Looking for a good evening of food, drink and music? Not necessarily in that order of course. Check out the Sounds Clever band on Friday, Jan 14th 9-12. We play blues, rock, jazz and funk but above all we have fun. There is never a cover charge and they have some great micro-brews on tap! Drop by if you get the chance...
Several folks called me up recently to tell me about an interesting article in the latest issue of the American Mountain Guides newsletter. Needless to say any article entitled "Ice Climbing Anchor Strength: An In-depth Analysis" certainly would get my attention, much less one sprawling over 4 pages replete with pictures, charts and graphs. Many of you likely remember CraIg Lubben's test of ice screw pull-out strength that put a whole new light on then-conventional placement wisdom. While not quite as groundbreaking, it does bring out several very interesting points.
1) Testing indicates that putting a screw in an existing hole, called re-boring, can compare very closely to the strength of a freshly drilled hole in virgin ice. Tests were done using both slow-pull and drop testing methods in lake and waterfall ice.
Needless to say this makes me feel a whole lot better about those times I get pumped and are happy to run a screw into an already existing hole. Hobbit and p2 of Repentance are places where that happens on a regular basis! I personally think that using a slightly longer screw than the original length is a good idea, but this is good news regardless.
2) They performed testing on 3 types of Abalakov anchors (a.k.a v-threads): the normal one placed horizontally with all the angles at 60 degrees, the same one done vertically (called an A-thread) and a third done vertically with the top hole straight into the ice and the bottom hole angled up at 60 degrees. While all three configurations were found to be strong enough to hold a rappeller from a single anchor point, the A-thread was stronger.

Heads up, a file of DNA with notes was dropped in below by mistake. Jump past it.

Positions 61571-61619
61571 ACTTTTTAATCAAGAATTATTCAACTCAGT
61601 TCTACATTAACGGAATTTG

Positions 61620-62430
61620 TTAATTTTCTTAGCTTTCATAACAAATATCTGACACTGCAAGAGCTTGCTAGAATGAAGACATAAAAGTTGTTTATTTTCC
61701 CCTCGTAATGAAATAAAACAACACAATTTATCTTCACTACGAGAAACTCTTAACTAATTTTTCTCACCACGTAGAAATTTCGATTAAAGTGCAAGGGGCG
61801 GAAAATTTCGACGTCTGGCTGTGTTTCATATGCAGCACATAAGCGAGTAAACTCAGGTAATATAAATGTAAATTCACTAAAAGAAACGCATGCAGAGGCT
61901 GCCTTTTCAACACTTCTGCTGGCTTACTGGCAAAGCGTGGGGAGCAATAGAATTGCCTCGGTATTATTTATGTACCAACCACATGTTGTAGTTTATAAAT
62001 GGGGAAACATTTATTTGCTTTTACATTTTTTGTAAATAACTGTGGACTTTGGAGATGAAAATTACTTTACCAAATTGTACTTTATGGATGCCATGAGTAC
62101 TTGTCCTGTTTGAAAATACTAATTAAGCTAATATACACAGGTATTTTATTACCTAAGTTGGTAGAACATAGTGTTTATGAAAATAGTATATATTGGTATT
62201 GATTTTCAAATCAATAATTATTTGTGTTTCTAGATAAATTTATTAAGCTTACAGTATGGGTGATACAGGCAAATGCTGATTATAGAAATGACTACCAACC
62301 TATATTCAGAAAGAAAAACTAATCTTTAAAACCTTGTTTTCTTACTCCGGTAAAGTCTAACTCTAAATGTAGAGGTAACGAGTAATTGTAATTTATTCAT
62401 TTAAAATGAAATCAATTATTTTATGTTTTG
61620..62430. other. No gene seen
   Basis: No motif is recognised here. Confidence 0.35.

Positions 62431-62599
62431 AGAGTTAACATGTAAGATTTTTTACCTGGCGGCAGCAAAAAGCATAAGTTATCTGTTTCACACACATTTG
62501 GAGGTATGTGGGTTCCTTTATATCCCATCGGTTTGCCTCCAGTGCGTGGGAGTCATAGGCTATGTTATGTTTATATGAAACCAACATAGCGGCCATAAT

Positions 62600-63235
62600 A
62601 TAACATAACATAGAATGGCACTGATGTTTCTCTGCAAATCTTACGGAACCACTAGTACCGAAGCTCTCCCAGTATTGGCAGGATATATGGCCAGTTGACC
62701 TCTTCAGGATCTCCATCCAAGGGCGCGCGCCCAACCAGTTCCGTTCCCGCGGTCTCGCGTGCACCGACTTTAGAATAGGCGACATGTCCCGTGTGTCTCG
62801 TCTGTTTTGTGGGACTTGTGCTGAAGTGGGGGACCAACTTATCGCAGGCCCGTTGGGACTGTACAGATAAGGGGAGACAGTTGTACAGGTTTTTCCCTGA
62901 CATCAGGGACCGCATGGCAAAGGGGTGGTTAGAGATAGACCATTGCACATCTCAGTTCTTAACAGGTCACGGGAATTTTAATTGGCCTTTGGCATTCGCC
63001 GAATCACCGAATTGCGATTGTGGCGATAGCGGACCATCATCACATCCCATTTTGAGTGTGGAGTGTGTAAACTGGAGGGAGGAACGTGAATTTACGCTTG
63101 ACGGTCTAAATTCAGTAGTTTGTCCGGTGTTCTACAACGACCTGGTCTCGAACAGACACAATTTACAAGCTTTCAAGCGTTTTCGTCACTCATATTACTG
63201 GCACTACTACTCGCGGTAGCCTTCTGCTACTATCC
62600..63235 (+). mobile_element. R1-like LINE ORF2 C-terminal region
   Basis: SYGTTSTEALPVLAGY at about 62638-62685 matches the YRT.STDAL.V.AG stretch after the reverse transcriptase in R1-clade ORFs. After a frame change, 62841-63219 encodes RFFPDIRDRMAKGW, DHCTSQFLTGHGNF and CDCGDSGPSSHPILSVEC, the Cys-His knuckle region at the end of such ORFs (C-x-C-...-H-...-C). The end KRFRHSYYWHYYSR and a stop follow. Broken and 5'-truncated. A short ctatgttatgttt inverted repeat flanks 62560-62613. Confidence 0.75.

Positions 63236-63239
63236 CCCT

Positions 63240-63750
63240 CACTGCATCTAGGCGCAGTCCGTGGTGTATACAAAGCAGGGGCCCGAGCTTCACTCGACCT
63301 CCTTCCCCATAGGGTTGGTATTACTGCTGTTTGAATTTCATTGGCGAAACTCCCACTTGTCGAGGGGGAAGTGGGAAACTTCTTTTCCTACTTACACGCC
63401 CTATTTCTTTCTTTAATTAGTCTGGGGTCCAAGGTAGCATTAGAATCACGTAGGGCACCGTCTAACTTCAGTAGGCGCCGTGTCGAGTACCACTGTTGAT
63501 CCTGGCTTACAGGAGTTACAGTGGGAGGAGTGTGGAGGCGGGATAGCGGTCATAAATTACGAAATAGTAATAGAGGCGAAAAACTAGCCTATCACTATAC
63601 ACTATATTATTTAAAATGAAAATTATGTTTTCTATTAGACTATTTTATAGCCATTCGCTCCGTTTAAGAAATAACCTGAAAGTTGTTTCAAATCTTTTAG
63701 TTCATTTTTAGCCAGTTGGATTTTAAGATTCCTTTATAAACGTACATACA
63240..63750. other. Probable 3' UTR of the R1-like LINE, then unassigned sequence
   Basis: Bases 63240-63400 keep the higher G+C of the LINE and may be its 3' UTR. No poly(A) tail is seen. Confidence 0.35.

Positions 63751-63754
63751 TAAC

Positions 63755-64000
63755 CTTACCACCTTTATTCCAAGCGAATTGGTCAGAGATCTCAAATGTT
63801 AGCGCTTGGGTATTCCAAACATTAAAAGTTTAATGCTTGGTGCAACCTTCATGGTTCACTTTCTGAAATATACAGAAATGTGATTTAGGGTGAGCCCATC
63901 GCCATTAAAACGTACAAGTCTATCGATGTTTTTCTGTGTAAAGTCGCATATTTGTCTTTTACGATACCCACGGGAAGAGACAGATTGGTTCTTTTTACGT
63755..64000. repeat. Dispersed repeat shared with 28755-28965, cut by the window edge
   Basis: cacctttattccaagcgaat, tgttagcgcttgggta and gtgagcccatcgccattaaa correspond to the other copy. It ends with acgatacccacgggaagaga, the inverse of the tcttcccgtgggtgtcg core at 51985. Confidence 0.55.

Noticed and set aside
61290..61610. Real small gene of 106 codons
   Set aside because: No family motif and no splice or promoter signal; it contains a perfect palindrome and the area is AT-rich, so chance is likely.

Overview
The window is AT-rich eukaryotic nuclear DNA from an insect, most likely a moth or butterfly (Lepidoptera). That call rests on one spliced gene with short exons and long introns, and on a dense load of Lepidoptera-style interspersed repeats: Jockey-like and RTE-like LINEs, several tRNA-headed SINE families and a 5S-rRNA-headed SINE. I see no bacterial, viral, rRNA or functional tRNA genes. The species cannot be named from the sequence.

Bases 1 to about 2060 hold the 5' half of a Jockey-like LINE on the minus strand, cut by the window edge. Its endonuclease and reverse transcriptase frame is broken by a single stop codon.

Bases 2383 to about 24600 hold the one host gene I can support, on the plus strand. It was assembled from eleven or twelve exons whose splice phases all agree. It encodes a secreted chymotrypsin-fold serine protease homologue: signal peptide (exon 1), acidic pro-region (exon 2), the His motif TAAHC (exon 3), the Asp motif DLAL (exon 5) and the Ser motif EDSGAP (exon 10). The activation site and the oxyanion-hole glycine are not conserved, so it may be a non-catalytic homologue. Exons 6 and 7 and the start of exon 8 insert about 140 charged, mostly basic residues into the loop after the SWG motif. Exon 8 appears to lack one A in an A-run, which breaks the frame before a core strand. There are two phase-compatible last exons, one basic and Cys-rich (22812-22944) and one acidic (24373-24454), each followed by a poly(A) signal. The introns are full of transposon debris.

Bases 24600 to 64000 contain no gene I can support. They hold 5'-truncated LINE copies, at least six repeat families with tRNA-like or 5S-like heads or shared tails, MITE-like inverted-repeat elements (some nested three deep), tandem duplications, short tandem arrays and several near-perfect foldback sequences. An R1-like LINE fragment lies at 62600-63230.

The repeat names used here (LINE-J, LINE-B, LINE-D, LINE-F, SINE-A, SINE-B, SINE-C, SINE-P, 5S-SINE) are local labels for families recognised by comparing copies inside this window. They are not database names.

3) Using a single Abalakov anchor as a belay where there is any possibility of there being any impact on the anchor, as in multi-pitch climbing, is a very bad idea.
4) The longer the ice screw, the stronger the placement will be.
5) 1" tubular webbing tied with a water knot was found to be the strongest.
Great information from a highly trustworthy source. Thanks to George Hurley for passing me the newsletter and kudos to the AMGA for doing the testing
Here are some pictures in addition to the ones posted in the Ice Report section of NEClimbs. They are in alpha-order for my convenience...
Crawford Trestle Notch
Diamonds and Rust
Mt Webster ice
winter aid fun
Apres Climb Hour @ IME: Fri & Sat from 4-5:30pm
Friday Night: Steve House multimedia show and the 2nd Annual Face Off Comp featuring MC Freddie.
Saturday Night: Climbers Party and Amateur Photo Contest Winner announced! Guest Athletes & Guides Include: Steve House, Kevin Mahoney, Mark Synnott, Janet Bergman, Majka Burhardt, Emilie Drinkwater, Freddie Wilkinson, Peter Doucette, The IMCS Guides, and more!
For more details on clinics click here
Up on one of the Mount Washington Valley's finest crags and want to know what that climb you're looking at is? Or maybe you're on your way up from Boston and want to check out the Ice Report for your upcoming weekend plans. Or more likely, you're at work just want to daydream about your next adventure. Well if you have a smart phone handy, you can get to NEClimbs from anywhere you have cell service. While it doesn't offer every single feature of the site and it's not an "app", in mobile form, it does do a whole lot and is very useful. Here is the live link to the mobile version of NEClimbs:
Check it out and if you have issues on your specific phone, please feel free to let me know.
Join us and LIKE us on Facebook. I'll try and post some interesting pix every Thursday and the latest Ice Report in the season, tho certainly not the whole Report. Here's where you can check it out:
Have fun and climb safe,
The White Mountain Report
North Conway, New Hampshire
|When I began climbing, the rope symbolized trust. Sport climbing turned the rope into 60 meters of vague social contract. Ice and alpine routes reminded me why the rope is a sacred climbing icon; it signifies the unbreakable bond between partners.|